2005 Lange-Taylor Prize: Kent Haruf and Peter Brown, "High Plains"
The Center for Documentary Studies at Duke University has awarded the fifteenth Dorothea Lange–Paul Taylor Prize to photographer Peter Brown and writer Kent Haruf.
Brown and Haruf’s project, “High Plains,” will document “the people, land, and small towns of the High Plains: a part of the country that dips eastward from the Rockies and rolls south from Saskatchewan and Alberta to the flatlands of the Llano Estacado of the Texas Panhandle. It is elevated land that originally was short-grass prairie and home to a wide variety of animals and people. Now it primarily supports ranching and agriculture and its population has dwindled. Our work will take place mostly in the central High Plains—the Sand Hills of Nebraska, south to southern Colorado.” They write, “Our interest in this part of the world is contemporary but also includes its history and a mix of stories that have passed down over the years, stories that resonate with the land in interesting ways.” Brown's photographs and Haruf's writing will record “moments that describe the beauty, power, tragedy, and cultural complexity of the place itself: the way the land has been used, the way that people have lived on it, and the visual record that has been left behind."
Their collaboration will result in short prose pieces and large-format color photographs that will provide “a new description of this part of world.” They “will travel together, looking for photographs, stories, landscapes, and people, and we will meet frequently over the next year or so, to show work and to talk about how images and words might work best together. . . . We know we need to confound expectation. We each believe that the other’s work needs to stand alone, but we also believe that a new dimension will be discovered in this visual/verbal dialogue.”
“I do emphatically think of these little pieces I’m writing as somehow circulating around and in the wonderful photos Peter Brown takes of the country—as if these stories and sketches are part of the very dirt and air he gets in the pictures,” writes Haruf about the stories he’s composing for the project. Of the photography, Brown writes, “As for me, Kent’s writing has already affected the way I think about the area, but I intend to photograph out of my own sense of the place, opened I hope to new discoveries, and carrying with me a knowledge of Kent’s past work and the short pieces he’s already written.”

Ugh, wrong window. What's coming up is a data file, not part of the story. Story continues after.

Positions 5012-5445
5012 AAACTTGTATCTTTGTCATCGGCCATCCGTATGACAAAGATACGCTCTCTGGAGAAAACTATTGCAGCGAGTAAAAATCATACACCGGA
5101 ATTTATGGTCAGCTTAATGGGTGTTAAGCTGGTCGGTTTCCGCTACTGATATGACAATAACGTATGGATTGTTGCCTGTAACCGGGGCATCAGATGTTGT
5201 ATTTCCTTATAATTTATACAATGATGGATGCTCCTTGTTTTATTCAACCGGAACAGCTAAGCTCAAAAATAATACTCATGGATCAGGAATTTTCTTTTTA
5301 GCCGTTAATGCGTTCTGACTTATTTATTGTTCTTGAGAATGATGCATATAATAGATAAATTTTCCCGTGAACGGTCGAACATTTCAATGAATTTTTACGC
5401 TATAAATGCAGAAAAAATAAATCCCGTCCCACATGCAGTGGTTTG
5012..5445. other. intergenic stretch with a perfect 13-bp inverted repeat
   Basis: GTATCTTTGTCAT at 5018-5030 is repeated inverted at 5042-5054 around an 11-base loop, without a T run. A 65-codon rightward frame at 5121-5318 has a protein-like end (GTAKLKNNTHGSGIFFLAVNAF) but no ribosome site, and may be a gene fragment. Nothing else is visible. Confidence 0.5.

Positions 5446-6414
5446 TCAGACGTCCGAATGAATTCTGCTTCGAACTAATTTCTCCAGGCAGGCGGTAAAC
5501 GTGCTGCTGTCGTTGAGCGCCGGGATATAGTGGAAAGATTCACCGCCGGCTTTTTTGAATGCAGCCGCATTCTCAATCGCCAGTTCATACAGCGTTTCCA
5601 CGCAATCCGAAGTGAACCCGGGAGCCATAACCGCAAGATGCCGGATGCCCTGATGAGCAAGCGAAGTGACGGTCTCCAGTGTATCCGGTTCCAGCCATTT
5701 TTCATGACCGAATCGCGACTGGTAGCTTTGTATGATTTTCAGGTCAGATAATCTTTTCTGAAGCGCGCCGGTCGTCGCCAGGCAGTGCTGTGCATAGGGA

In 2003, Haruf and Brown worked together on a three-day project in Yuma, Colorado, where they discovered they "had quite a bit in common beyond a mutual admiration of each other’s work." As they put it, "Among other things, we are both sons of ministers, we see eye-to-eye politically, our taste in literature runs along the same lines, and our respect for the people of the Plains, their history and the beauty of an aesthetically neglected part of the world pulls us together."
Peter Brown was named Photographer/Educator of the Year by the Houston Center of Photography in 2004. He has also received an Alfred Eisenstadt Award, an Imogene Cunningham Award, a Carnegie Fellowship, and a grant from the National Endowment for the Arts. Brown’s work is held in the collections of the Museum of Fine Arts and the Menil Collection, Houston; the Museum of Modern Art, New York; the J. Paul Getty Museum; the San Francisco Museum of Modern Art; and the Amon Carter Museum in Fort Worth, among other institutions. His monograph, On the Plains, was published by Norton/Center for Documentary Studies (1999).
Kent Haruf is the author of The Tie That Binds; Where You Once Belonged; Plainsong, a finalist for the National Book Award in 1999; and Eventide (2004). He has received a Whiting Foundation Award, the Marie Thomas Award in Fiction, and a PEN/Hemingway Foundation Special Citation. His stories and essays have appeared in Best American Short Stories, Grand Street, Prairie Schooner, Gettysburg Review, and the New York Times.